Krishna backwaters turn hub of mariculture in A.P.


A nearly 25 km stretch of the backwater channel in the Krishna estuary is flourishing with mariculture, for which it has emerged as a hub in Andhra Pradesh. High-value fish varieties like Asian sea bass and Indian pompano are being successfully cultivated here.

It’s the prime livelihood option for many families belonging to some Scheduled Castes and Yanadi tribe people living by the backwaters along the stretch in Nagayalanka, Pedapalem and Edurumondi in the Diviseema region.

The Central Marine Fisheries Research Institute (CMFRI-Visakhapatnam), the National Fisheries Development Board, NABARD and the M.S. Swaminathan Research Foundation (MSSRF-Chennai) are encouraging mariculture in the Krishna estuary by extending technical, scientific and financial assistance to the local communities.

Humble beginning

A decade ago, the CMFRI experimented on cage cultivation in support of a Diviseema-based progressive farmer, T. Raghu Sekhar, who later popularised it in the Krishna estuary.

“At least 80 floating cages have been installed by the CMFRI and funded by the NFDB. A majority of them are owned by Dalit families and Yanadi tribe people in which they cultivate Indian pampano. Mariculture is a lifeline for the landless poor,” says Mr. Raghu Sekhar.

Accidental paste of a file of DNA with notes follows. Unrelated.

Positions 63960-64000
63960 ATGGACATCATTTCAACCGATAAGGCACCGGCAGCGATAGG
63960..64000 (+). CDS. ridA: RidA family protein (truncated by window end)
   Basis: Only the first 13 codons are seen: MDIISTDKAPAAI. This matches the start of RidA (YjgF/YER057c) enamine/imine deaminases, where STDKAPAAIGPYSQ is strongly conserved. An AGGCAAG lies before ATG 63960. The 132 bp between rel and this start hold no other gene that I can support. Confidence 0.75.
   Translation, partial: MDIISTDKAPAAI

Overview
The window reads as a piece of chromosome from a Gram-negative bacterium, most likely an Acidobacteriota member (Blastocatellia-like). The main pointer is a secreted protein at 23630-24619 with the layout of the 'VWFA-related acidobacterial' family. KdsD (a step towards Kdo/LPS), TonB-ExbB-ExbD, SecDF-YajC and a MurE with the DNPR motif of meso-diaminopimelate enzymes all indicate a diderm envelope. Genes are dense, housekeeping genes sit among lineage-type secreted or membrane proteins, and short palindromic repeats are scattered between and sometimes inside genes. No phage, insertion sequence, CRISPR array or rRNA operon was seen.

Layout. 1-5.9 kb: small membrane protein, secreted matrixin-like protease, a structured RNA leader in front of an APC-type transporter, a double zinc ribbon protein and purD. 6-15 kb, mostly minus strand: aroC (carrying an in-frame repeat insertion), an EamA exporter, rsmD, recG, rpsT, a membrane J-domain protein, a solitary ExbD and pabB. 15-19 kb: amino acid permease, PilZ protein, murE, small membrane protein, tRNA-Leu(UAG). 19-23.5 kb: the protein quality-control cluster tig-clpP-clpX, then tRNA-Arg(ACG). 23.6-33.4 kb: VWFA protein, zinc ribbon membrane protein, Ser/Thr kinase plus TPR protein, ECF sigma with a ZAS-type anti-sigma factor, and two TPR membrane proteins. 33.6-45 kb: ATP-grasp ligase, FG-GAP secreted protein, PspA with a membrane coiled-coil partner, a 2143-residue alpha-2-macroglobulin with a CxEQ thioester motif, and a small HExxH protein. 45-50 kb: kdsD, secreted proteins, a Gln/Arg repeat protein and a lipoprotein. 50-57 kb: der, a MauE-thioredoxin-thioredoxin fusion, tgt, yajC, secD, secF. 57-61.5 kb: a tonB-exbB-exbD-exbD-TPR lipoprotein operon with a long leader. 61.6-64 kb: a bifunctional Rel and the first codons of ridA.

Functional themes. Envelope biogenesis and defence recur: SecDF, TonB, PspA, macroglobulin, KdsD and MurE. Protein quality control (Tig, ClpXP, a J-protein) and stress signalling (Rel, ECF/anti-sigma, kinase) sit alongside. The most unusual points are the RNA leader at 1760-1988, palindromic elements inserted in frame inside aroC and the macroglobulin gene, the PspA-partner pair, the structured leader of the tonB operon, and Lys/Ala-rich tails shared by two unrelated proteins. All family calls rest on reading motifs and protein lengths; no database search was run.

CMFRI-Visakhapatnam in-charge scientist Subhadeep Ghosh tells The Hindu: “In Andhra Pradesh, the Krishna estuary has emerged as the hub for mariculture in the brackish water. Since 2019-20, we have installed nearly 80 high density polyethylene (HDP) and galvanised iron (GI) cages here. The cages float on the water. We have already harvested a crop of Indian pompano.”

UN role

The MSSRF has chosen to promote the cultivation of Asian sea bass variety through the floating cages. MSSRF coastal systems research principal coordinator R. Ramasubramanyan says, “We have installed 10 cages, providing livelihood options with the adaptation fund granted by the UN Framework Convention on Climate Change (UNFCCC). The timely supply of seed and training will yield more results in mariculture, apart from uplifting the landless families.”

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